Last week we did a brief overview of the asexual cell division process known as mitosis. Mitosis is the process that promotes skin and tissue growth and accounts for over 99% of the cell division processes that occur in the body. Today we will look at the cell division process known as meiosis.
Meiosis, unlike mitosis, is the process of cell division involved with sexual reproduction. Instead of producing two new identical daughter cells as in mitosis, meiosis produces four daughter cells containing half the number of chromosomes found in the parent cells. Consequently, meiosis is not a cycle process like mitosis.
Since plants and animals have different numbers of chromosomes and different modifications of sexual determination, we will use humans as our example for explaining meiosis.
Humans contain a total of 46 chromosomes that are paired up to form 23 pairs. This is known as diploid or 2N chromosomes. Meiosis separates the pairs of chromosomes resulting in four daughter cells contain only 23 unpaired chromosomes. This is known as haploid or N chromosomes.
As in mitosis, meiosis involves a pre-process known as Interphase. Interphase is further divided into 2 phases: Growth 1 (G1) and Synthesis (S). Meiosis is divided into two major phases: Meiosis 1 and Meiosis 2. Both Meiosis 1 and Meiosis 2 are further divided into four stages: Prophase 1 & 2, Metaphase 1 & 2, Anaphase 1 & 2 and Telophase1 & 2. Prophase 1 is further divided into 6 phases or steps: Leptotene, Zygotene, Pachytene, Diplotene, Diakinesis and Synchronous Processes.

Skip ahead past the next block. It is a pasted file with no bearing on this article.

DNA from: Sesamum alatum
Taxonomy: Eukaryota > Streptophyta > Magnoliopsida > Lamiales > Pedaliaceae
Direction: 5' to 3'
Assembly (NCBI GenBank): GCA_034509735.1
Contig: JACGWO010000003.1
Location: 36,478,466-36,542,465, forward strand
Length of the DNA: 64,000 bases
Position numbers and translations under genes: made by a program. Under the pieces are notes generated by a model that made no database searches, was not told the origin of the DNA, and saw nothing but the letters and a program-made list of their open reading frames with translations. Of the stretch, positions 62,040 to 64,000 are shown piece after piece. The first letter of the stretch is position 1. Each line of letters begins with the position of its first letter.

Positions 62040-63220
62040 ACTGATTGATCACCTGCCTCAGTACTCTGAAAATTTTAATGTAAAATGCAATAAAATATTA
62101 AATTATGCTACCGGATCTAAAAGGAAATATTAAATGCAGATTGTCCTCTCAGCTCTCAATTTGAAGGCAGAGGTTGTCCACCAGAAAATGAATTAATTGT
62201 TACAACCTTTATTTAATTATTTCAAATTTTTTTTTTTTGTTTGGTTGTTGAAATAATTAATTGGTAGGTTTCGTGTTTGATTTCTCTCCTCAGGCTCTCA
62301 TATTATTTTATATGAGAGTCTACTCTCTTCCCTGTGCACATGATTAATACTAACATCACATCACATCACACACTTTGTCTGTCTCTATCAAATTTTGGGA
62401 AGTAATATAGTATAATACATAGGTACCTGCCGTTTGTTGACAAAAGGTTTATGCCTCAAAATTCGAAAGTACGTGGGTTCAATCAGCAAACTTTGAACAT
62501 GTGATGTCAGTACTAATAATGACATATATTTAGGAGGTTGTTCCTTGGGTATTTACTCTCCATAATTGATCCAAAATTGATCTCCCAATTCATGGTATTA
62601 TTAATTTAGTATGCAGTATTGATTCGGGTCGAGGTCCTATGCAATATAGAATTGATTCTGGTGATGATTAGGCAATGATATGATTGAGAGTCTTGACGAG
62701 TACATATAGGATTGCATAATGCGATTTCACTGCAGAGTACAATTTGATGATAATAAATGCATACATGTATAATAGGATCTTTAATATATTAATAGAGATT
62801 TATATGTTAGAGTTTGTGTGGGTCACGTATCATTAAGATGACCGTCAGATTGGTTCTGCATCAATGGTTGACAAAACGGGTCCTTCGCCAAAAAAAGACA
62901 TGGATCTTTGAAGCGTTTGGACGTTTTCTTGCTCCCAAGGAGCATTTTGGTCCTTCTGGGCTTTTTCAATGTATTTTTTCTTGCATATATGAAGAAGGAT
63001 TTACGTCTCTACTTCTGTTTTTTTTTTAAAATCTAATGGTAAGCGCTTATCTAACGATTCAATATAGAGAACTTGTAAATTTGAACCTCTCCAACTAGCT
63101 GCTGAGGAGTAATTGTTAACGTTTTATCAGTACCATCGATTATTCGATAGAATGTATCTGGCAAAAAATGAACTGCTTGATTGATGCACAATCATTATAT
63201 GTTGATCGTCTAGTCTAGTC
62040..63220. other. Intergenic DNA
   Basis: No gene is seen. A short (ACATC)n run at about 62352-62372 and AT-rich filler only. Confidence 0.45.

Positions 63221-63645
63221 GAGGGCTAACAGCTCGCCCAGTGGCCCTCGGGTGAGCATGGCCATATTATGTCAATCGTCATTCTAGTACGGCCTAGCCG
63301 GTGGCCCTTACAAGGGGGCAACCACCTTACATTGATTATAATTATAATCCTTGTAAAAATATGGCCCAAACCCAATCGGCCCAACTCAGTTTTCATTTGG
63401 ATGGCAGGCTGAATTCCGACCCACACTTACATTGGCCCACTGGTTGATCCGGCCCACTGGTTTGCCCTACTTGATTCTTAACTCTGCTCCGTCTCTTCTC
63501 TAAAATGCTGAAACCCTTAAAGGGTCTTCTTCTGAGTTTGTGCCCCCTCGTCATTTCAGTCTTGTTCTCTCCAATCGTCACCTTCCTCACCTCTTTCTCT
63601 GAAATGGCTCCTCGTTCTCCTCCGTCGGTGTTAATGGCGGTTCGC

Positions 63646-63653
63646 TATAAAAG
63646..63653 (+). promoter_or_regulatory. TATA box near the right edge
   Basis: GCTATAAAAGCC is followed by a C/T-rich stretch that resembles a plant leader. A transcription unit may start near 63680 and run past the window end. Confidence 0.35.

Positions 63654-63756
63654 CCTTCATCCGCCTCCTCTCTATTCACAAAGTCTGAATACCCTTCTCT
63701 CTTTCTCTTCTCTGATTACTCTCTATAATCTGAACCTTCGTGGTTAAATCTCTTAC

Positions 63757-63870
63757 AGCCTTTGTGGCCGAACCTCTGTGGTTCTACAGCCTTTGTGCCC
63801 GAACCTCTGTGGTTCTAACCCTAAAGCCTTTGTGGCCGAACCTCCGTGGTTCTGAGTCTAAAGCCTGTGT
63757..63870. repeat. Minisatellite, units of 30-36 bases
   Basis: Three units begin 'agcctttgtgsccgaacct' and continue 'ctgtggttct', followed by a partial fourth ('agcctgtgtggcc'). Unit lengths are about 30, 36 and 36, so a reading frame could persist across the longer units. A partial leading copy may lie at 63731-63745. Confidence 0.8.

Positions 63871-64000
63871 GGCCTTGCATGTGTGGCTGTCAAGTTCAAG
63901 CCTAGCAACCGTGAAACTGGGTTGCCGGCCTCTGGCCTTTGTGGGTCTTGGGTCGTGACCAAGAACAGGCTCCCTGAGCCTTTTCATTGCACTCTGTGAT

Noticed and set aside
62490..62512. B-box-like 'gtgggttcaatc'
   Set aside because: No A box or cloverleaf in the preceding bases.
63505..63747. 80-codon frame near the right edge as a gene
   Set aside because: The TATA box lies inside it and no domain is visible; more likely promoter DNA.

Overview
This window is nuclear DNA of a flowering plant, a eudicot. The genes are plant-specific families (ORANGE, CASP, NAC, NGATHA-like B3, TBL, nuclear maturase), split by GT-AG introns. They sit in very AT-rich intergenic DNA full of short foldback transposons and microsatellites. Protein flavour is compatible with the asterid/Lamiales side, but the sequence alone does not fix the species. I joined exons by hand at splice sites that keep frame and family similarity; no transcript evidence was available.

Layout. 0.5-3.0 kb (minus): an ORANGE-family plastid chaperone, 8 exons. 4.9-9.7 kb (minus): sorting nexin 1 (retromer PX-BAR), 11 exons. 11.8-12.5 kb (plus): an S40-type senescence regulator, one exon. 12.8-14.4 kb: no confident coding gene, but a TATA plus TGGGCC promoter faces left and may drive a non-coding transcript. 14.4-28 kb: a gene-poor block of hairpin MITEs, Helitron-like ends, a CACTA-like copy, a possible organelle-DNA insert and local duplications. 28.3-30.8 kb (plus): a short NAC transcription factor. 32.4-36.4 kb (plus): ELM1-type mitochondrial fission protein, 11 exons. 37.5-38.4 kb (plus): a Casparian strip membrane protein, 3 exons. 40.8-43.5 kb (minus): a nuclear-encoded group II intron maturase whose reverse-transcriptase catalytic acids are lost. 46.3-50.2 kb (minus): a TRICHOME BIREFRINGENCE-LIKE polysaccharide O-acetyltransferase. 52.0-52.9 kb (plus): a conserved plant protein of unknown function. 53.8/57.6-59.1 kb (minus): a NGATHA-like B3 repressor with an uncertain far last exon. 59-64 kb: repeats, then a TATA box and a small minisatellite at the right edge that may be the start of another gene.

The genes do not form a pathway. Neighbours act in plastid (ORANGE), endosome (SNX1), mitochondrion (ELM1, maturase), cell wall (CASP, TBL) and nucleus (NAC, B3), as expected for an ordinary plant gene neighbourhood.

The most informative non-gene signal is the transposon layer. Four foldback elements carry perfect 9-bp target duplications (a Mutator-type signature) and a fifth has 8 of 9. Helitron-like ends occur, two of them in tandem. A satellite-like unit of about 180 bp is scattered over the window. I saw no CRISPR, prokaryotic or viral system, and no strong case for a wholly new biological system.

Growth 1 (G1)
In this phase, the cell prepares for division by synthesizing extra proteins and enzymes necessary to carry out the division processes. Chromosomes are found as single DNA strands that are long and loose.
Chromosomes are replicated. Even though the cell now contains 2 diploid sets of chromosomes, the cell is still designated as being diploid because it contains the original number of centromeres.
Meiosis Phase 1
The product of this phase is two daughter cells each possessing only 1 set of haploid chromosomes.
The chromosomes coil and pair up. Then the nuclear membrane disintegrates. The chromosome pairs will exchange various fragments in a process known as crossing over or genetic recombination.
- Leptotene – (from Greek meaning ‘thin threads’) The chromosomes condense into strands that are visible under a strong light microscope. When looking though the microscope, each strand appears to be a single long strand as the two sister chromatids are so tightly bound together.
- Zygotene – (from Greek meaning ‘paired threads’) The chromosomes align with each other forming homologous chromosome pairs. The paired chromosomes are referred to as bivalent chromosomes.
- Pachytene – (from Greek meaning ‘thick threads’) This is the phase where the genetic crossing over occurs between non-sister chromatids resulting in a recombination of genetic information. At the point of exchange, a chiasmata forms which holds the two non-sister chromatids together.
- Diplotene – (from Greek meaning ‘two threads’) Homologous chromosomes slightly separate from each other but remain tightly bound at the chiasmata.
- Diakinesis – (from Greek meaning ‘moving through’) The chromosomes begin to condense and the four parts of the bivalent chromosomes now become visible under the microscope. The chiasmata become visible. The nucleoli disappear. The meiotic spindle starts to form as the nuclear membrane disintegrates.